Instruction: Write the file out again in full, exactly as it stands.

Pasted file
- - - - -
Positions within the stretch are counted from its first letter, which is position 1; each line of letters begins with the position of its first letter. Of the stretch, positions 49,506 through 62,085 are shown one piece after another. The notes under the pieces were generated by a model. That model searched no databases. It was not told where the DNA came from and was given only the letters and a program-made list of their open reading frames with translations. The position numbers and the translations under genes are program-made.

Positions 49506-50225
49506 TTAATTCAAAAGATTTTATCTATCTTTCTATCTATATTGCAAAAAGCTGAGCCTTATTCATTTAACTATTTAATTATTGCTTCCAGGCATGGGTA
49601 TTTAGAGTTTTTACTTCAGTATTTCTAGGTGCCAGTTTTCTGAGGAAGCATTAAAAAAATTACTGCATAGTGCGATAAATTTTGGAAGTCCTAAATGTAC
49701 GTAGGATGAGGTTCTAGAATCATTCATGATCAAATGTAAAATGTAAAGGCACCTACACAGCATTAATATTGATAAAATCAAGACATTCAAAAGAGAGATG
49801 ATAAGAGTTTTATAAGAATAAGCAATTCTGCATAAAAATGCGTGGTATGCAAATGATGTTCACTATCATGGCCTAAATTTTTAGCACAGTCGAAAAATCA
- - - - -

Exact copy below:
Positions within the stretch are counted from its first letter, which is position 1; each line of letters begins with the position of its first letter. Of the stretch, positions 49,506 through 62,085 are shown one piece after another. The notes under the pieces were generated by a model. That model searched no databases. It was not told where the DNA came from and was given only the letters and a program-made list of their open reading frames with translations. The position numbers and the translations under genes are program-made.

Positions 49506-50225
49506 TTAATTCAAAAGATTTTATCTATCTTTCTATCTATATTGCAAAAAGCTGAGCCTTATTCATTTAACTATTTAATTATTGCTTCCAGGCATGGGTA
49601 TTTAGAGTTTTTACTTCAGTATTTCTAGGTGCCAGTTTTCTGAGGAAGCATTAAAAAAATTACTGCATAGTGCGATAAATTTTGGAAGTCCTAAATGTAC
49701 GTAGGATGAGGTTCTAGAATCATTCATGATCAAATGTAAAATGTAAAGGCACCTACACAGCATTAATATTGATAAAATCAAGACATTCAAAAGAGAGATG
49801 ATAAGAGTTTTATAAGAATAAGCAATTCTGCATAAAAATGCGTGGTATGCAAATGATGTTCACTATCATGGCCTAAATTTTTAGCACAGTCGAAAAATCA